When confronted with injustice, resorting to legal means may seem like the natural choice, but many of the residents/protesters facing eviction in China often turn to petitioning authorities as their first course of action. While reasons such as an evolving legal system, prohibitively expensive lawyers, or lack of faith in local courts all influence the decision to try petitioning as the first course of action, the author also emphasises the popular belief that somewhere in the hierarchy of officialdom, a virtuous ‘blue sky official’ will take note of the plaintiff’s case and intervene to stop the injustice. The truth, sadly, is often far more painful than this Confucian idyll; petitioning is an exhausting, expensive, and sometimes dangerous route. Many petitioners attempt to seek justice in Beijing, where hundreds have taken to sleeping rough while waiting to either file petitions or harangue local officials as they travel to attend meetings in the capital. A telling anecdote is that many petitioners don’t even bother budgeting for a return ticket, since the authorities often round them up and send them back to the provinces, ‘courtesy of their local government’ (p.45). Some are not as lucky and instead might find themselves in black jails or detained in specially designated hotels where trouble-makers are held during important events. One of these is the protagonist of the first chapter, Zhou Youlan: the ‘perpetual petitioner’. Having lost her family’s home in 1996, she serves as a powerful reminder of how destructive the petitioning system can be, trapping people in a vicious spiral of pursuing ever more desperate means in the face of widespread corruption and indifference, a trap perhaps made more cruel by the hope to which many petitioners cling. Having been intimidated, surveyed, arrested, and beaten, Zhou Youlan has not given up. Even amid family troubles and national controversy over the mental sanity of petitioners, she perseveres in her Don Quixotian battle, attesting to the persistence of what are essentially imperial Chinese mechanisms of redress.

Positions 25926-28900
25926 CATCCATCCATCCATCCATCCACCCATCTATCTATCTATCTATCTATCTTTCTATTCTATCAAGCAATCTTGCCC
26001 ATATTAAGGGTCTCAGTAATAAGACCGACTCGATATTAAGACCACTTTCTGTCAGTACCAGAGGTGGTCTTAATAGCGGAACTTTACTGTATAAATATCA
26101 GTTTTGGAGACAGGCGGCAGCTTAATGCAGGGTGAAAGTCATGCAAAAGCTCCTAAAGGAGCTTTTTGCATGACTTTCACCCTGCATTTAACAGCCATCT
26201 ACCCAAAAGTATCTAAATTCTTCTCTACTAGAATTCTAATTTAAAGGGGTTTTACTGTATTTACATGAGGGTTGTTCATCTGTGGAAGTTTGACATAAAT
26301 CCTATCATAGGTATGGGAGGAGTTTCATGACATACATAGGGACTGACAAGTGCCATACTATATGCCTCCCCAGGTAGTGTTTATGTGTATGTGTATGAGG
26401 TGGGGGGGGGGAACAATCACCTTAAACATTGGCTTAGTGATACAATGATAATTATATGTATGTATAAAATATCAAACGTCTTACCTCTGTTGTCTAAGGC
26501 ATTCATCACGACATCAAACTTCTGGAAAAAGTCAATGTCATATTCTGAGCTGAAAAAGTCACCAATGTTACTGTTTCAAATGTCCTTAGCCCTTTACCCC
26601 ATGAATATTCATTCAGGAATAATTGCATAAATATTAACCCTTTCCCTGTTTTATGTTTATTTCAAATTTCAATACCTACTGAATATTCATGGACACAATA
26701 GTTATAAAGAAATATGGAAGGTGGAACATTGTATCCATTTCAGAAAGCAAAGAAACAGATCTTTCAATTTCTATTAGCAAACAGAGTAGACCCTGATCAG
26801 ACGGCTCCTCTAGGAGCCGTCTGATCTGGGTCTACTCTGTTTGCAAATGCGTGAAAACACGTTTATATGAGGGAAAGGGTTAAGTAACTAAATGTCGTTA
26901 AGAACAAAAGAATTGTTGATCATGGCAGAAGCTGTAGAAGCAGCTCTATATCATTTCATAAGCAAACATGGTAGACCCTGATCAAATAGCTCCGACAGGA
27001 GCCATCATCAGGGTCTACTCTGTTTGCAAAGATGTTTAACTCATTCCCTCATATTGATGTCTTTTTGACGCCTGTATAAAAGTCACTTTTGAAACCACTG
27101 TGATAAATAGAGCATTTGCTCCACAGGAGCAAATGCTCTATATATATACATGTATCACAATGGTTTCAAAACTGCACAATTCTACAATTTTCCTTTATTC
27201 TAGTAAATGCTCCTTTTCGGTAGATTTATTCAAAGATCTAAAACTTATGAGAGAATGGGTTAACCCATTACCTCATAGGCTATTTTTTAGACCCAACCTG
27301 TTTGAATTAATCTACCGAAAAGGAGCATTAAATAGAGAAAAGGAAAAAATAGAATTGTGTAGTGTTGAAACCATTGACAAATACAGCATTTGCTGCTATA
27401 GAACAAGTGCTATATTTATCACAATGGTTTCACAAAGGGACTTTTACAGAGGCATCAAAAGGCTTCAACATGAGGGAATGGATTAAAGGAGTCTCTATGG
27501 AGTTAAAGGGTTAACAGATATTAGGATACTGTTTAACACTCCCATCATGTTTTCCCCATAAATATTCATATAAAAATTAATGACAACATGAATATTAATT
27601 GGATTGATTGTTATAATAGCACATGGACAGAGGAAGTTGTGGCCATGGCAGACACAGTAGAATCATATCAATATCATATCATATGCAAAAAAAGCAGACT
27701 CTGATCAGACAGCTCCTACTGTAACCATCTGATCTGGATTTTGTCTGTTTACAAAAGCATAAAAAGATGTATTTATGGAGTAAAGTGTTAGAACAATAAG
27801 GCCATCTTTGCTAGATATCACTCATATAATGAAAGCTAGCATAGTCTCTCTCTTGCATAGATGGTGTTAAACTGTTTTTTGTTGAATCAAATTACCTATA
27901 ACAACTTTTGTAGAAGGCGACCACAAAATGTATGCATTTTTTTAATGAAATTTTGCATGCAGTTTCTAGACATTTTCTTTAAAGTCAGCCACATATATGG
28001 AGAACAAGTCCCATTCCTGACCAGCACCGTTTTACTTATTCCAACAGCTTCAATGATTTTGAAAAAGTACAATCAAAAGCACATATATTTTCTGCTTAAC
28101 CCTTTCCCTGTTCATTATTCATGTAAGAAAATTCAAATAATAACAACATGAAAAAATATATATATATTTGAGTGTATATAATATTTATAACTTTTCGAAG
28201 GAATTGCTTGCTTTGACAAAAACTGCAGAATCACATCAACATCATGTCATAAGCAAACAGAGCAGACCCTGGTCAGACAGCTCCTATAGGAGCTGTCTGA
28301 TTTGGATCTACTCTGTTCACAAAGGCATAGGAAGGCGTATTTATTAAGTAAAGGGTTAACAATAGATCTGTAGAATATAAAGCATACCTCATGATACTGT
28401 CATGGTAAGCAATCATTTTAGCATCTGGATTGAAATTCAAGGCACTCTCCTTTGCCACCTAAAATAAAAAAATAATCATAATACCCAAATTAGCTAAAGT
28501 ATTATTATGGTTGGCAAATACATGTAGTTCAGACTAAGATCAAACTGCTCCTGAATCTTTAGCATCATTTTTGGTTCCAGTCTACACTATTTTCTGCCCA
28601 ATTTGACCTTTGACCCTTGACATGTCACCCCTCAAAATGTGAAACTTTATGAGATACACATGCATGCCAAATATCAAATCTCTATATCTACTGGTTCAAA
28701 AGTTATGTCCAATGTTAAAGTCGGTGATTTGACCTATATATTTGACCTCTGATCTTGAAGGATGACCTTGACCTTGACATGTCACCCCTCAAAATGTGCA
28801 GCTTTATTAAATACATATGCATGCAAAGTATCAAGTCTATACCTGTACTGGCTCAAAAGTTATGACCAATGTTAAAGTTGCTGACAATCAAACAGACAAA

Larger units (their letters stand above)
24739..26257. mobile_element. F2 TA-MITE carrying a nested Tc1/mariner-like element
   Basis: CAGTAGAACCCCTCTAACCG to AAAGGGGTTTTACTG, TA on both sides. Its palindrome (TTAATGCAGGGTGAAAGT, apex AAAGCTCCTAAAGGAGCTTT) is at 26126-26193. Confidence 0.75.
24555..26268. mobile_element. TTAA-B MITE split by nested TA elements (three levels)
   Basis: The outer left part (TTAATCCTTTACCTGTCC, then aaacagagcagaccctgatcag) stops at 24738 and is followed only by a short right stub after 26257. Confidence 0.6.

Taking the legal route can be just as frustrating as petitioning, and just as ineffective. Turning her attention to trendy Xintiandi, arguably Shanghai’s most famous case of urban redevelopment, Shao introduces the He family, whose elegant 1920s house was taken away twice: first in 1966, during the Cultural Revolution, and again in 1999, when Hong Kong-based developer Shui On and the district government pressed ahead with their ambitious redevelopment plan. Their case is peculiar in that the house was taken by ‘eminent domain’ (a type of repossession order which is ostensibly in public interest), slated for demolition, only to be finally exempt from destruction and sold off to Shui On weeks later. It still stands, now housing a luxury restaurant, following a deal between the district and the developer – the details of which remain a mystery to the family. In the years following this second dispossession, the He family has unsuccessfully sued the local authorities at district and higher courts, and has since even attempted to take the legal fight to Hong Kong, despite the prohibitively high costs. Even though the Hes’ home was taken under what clearly seem to be false pretences, local judges appointed by city cadres are hardly likely to rule against their benefactors. In the meantime, Xintiandi has become a by-word for gentrification and historic preservation in Shanghai, Shui On’s boss Vincent Lo is fêted around the region as a visionary entrepreneur, and the district government has benefitted enormously from the neighbourhood’s commercial success.